Researchers have identified a predictor of biomechanical progression in keratoconus involving the difference between maximum and minimum stress.
Researchers have identified a predictor of biomechanical progression in keratoconus involving the difference between maximum and minimum stress. Photo: Christine Sindt, OD. Click image to enlarge.

As the prevalence of keratoconus (KCN) continues to increase—now estimated at 265 cases per 100,000 individuals—so must the research efforts to detect reliable clinical measures of disease progression. While slit-lamp exams and corneal topography maps may help detect KCN, the lack of uniform criteria to diagnose the condition threatens the accuracy of these methods, especially in cases of early or subclinical disease. As an alternative tool for diagnosis and progression analysis, researchers recently proposed a novel stress distribution map that takes into account both the curvature and thickness of the cornea. They observed that in normal corneas, the stress distribution is dominated by corneal thickness, whereas in KCN, stress patterns are related to curvature.

Included in the prospective, observational, cross-sectional study were 66 eyes of 40 newly diagnosed KCN patients. The control group consisted of 155 left eyes of 155 patients without KCN. The new Corneal Contribution to Stress (CSS) maps were calculated from pachymetry and tangential curvature maps, and custom software identified the 2mm diameter zones of greatest curvature (Cspot-max), thinnest pachymetry (Pach-min), greatest stress (CCSmax) and lowest stress (CCSmin). Then, stress differences were calculated as CCSmax minus CCSmin, and T-tests were performed to compare data between KCN patients and controls.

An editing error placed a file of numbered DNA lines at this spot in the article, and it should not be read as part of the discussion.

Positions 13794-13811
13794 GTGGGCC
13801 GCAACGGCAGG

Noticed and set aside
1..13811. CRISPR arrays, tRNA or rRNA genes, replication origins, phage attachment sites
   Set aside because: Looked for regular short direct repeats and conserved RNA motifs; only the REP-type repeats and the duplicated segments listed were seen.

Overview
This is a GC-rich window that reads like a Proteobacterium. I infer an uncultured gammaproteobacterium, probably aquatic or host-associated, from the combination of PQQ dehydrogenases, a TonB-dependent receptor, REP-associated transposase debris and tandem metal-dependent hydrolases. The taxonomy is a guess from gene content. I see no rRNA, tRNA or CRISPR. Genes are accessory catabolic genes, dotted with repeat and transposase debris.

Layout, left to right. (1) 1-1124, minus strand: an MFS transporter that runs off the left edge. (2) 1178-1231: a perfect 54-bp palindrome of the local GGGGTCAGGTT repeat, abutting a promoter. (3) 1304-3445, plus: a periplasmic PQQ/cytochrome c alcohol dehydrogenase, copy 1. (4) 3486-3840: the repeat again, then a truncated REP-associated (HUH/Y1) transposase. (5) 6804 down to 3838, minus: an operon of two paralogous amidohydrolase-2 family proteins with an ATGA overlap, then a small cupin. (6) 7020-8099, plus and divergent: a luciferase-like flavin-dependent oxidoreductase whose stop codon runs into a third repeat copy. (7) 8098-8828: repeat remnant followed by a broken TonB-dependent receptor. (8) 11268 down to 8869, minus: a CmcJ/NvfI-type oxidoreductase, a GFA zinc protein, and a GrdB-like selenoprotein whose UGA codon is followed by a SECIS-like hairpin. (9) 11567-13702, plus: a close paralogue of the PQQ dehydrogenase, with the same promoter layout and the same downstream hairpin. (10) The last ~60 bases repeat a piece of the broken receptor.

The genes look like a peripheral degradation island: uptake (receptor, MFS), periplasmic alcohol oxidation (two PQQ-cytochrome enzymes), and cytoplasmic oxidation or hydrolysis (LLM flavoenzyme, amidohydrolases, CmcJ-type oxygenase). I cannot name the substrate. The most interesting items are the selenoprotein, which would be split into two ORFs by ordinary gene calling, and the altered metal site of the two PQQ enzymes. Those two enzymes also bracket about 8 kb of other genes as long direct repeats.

The results showed the following:

  • In normal controls, CCSmax was significantly closer to Pach-min (0.79) and Cspot-max (2.04) than CCSmin (3.17, 2.73 respectively).
  • In KCN patients, CCSmin was significantly closer to Cspot-max (1.35) than CCSmax (2.52).
  • In KCN, Cspot-max (severity) was significantly related to stress difference with a weak relationship in controls.
  • Only in KCN patients, Cspot-max was significantly related to the distance from Pach-min to CCSmax.

“Corneal stress is driven by thickness in normal controls, with greatest stress at thinnest pachymetry and greatest curvature,” the researchers explained in their paper for Ophthalmology Science. “However, maximum stress moves away from thinnest pachymetry with progression in KCN, and minimum stress is associated with maximum curvature.” They noted that KCN severity “is significantly related to greater difference between maximum and minimum stress, consistent with the biomechanical cycle of decompensation.”

The researchers wrote in their paper that this evolution of stress distribution throughout KCN progression can help ODs interpret tomographic maps from a single visit, which they note can apply to any corneal tomographic device that includes tangential curvature and pachymetry. “Future studies are warranted to investigate the use of stress differences as a predictor of biomechanical progression in keratoconus, as well as its detection,” they conclude.

Roberts CJ, Knoll KM, Mahmoud AM, Hendershot AJ, Yuhas PT. Corneal stress distribution evolves from thickness-driven in normal corneas to curvature-driven with progression in keratoconus. Ophthalmology Sci. July 2023. [Epub ahead of print].